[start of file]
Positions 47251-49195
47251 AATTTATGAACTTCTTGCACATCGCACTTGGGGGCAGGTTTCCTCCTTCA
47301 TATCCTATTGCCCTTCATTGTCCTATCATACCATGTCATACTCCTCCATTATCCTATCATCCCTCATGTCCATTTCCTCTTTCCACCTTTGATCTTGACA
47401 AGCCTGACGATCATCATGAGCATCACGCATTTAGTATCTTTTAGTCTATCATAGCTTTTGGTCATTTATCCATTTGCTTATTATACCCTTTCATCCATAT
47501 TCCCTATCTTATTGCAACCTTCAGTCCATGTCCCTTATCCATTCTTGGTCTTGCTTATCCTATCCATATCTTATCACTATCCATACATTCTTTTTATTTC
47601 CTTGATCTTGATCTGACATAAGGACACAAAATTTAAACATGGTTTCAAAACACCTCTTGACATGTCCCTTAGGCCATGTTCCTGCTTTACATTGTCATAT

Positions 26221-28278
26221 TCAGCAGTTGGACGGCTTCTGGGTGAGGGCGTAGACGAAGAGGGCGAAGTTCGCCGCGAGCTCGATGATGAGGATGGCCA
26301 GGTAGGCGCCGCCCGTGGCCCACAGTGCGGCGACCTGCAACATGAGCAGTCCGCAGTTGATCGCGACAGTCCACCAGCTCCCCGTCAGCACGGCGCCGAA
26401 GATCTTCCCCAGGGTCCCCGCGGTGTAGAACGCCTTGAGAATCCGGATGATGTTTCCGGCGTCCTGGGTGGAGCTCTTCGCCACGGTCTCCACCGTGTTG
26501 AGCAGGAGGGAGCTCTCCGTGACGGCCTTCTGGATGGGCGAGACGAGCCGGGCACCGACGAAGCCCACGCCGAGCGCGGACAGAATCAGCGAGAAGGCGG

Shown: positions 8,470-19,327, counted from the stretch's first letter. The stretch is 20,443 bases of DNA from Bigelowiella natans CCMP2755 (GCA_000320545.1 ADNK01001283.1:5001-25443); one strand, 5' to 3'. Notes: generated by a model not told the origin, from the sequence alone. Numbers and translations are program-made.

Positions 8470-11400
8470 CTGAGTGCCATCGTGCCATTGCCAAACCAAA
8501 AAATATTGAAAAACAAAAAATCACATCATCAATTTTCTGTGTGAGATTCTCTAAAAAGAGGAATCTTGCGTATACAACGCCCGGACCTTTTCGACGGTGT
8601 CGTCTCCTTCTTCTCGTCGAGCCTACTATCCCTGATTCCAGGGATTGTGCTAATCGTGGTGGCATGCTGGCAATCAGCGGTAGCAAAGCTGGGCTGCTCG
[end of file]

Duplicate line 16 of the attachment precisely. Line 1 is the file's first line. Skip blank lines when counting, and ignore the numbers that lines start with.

8601 CGTCTCCTTCTTCTCGTCGAGCCTACTATCCCTGATTCCAGGGATTGTGCTAATCGTGGTGGCATGCTGGCAATCAGCGGTAGCAAAGCTGGGCTGCTCG